Thursday, February 28, 2013

Pennsylvania School Board Members Vote Against Allowing Gay-Straight Alliance

Photo via Chambersburg Public Schools
By Brody Levesque | CHAMBERSBURG, PA -- After being told that LGBTQ youth were three times more likely to take their own lives as opposed to their straight peers, five of the nine Chambersburg Pennsylvania School Board Members still voted against allowing a Gay-Straight Alliance to be established at the local high school Wednesday night. The board members were also informed that the same demographic(s) of students felt more disenfranchised and bullied than any other peer groups.
A motion to form the Gay-Straight Alliance at Chambersburg Area Senior High School had been previously tabled in January. A spokesperson for the school board said that at the time the board had concerns regarding the wording of the proposed GSA's constitution.
According to the GSA's proposed student President Amber Fogelsonger, the group's constitution's wording was taken from the National GSA which specifies that the club would select its advisers. Disagreement over that aspect of the wording came as school board members argued that it is set policy that school administration recommend the advisers and the board votes on it. 
In Wednesday's board meeting, advocates for the GSA asked the board to allow the club to form during the public comments session.
"Students need a place to talk safely," Matthew Basillo, one of the advisers planning to mentor the new club, told board members. Basillo added  “Is this need being addressed? It’s not. They need a place to feel safe, dispel myths, grow and prosper."
Basillo also warned the school board that teens who are gay, bisexual or transgender "often do not have anyone outside of school who understands them and supports them."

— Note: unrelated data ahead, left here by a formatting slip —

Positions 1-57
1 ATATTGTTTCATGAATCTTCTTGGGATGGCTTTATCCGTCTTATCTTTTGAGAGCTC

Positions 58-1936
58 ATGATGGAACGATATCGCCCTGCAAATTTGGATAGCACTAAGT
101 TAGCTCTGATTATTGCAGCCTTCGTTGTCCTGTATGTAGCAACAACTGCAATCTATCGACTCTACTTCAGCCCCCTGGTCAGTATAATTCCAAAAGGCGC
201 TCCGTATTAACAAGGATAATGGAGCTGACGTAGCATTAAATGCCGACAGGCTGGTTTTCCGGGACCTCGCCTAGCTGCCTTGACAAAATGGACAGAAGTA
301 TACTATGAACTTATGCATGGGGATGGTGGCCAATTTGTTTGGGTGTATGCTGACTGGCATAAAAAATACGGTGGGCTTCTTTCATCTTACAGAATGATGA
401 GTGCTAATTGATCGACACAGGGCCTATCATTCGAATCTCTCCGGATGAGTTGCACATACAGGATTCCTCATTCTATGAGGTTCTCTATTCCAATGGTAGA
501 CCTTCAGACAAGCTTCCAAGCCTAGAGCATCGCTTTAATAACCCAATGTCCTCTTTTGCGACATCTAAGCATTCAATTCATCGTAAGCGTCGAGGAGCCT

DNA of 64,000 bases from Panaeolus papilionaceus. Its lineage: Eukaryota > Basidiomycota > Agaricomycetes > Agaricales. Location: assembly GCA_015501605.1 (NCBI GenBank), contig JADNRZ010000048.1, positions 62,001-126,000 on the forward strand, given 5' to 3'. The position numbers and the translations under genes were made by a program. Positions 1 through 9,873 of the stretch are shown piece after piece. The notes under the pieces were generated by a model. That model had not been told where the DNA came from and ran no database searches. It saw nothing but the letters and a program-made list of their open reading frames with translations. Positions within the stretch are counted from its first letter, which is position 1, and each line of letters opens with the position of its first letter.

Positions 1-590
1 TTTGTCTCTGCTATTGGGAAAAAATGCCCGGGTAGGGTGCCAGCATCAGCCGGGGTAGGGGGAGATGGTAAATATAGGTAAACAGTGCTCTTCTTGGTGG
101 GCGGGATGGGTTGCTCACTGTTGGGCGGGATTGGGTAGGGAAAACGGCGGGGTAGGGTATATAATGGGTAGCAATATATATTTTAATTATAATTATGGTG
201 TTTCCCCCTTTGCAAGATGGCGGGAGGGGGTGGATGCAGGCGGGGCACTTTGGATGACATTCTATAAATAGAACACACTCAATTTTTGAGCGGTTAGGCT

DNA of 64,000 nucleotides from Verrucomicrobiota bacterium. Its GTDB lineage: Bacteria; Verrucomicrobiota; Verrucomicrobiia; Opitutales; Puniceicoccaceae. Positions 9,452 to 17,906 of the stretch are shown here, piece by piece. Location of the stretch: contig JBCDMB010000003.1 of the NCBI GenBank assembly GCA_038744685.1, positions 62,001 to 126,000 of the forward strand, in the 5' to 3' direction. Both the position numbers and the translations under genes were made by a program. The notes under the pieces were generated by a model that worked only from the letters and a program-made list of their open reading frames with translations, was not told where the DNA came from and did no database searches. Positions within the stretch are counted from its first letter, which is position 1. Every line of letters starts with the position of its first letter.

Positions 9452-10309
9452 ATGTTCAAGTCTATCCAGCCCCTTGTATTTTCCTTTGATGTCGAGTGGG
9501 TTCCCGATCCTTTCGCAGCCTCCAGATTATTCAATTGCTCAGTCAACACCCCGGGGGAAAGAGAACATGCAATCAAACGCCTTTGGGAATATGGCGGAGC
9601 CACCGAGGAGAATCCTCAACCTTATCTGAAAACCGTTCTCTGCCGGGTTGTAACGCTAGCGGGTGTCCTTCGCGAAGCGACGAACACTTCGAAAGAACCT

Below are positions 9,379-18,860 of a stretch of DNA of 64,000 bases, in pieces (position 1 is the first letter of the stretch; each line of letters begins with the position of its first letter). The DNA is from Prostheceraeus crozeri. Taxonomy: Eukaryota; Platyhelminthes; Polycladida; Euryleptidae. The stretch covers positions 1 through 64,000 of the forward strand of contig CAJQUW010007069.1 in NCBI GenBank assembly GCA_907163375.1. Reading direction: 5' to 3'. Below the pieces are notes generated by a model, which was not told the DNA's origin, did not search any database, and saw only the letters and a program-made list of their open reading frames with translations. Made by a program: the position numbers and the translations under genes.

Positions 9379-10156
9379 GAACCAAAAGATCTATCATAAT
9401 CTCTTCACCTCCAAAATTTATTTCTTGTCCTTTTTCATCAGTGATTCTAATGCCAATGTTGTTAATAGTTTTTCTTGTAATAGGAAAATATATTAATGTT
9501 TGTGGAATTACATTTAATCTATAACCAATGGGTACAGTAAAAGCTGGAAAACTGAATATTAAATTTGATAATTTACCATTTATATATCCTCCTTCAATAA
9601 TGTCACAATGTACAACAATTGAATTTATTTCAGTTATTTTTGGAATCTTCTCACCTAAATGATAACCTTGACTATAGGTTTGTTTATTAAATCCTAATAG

Stephanie Metz, an educator in nearby Shippensburg, Pennsylvannia who is a Chambersburg resident, warned the board of the consequences that could come from banning a GSA. She said, according to the Chambersburg Public Opinion, that she doesn’t want her tax dollars to be used on a court case because the Constitution allows equal opportunity when it comes to student club formation.
"Do not promote ignorance by voting 'no.' Narrow-minded viewpoints seem to be pervasive on this board," she said.
The 1984 Federal Equal Access Act requires secondary schools to allow a variety of student-run religious and non-religious voluntary clubs that meet during “non-instructional” time. This law was later upheld by the U. S. Supreme Court. 
Kevin Faust, a Chambersburg graduate who served in the military for several years and now is a student at Penn State Mont Alto, also gave his opinion on the topic. He is a member of the Allies Club, which is the college version of GSA.
"The LGBT community is widely disenfranchised," he said. At Allies, the members do not identify themselves as gay, lesbian, bisexual or transgender, he said, but the goal is to be "empathetic and inform,” adding, "Stop the indifference. Give them their club.” 
At least one board member, Kim Amsley-Camp, who voted to allow the club, seems to be well aware of what’s at stake here. Public Opinion also reported that Amsley-Camp said prior to the vote that she contacted the Pennsylvania Association of School Boards about the GSA club and was informed that the district has to allow the club under the Equal Access Act.
The alternative, Amsley-Camp was told, is that the school has the option to allow no clubs at all. It seems that the board wouldn’t care much for that plan, since Chambersburg Area Senior High School has not one, but two Christian clubs open to students.
Fogelsonger said after the vote;
"This time we're going to take legal action because they cannot technically deny us, because if there are three other clubs in school that are not school-related, they cannot by law deny our club."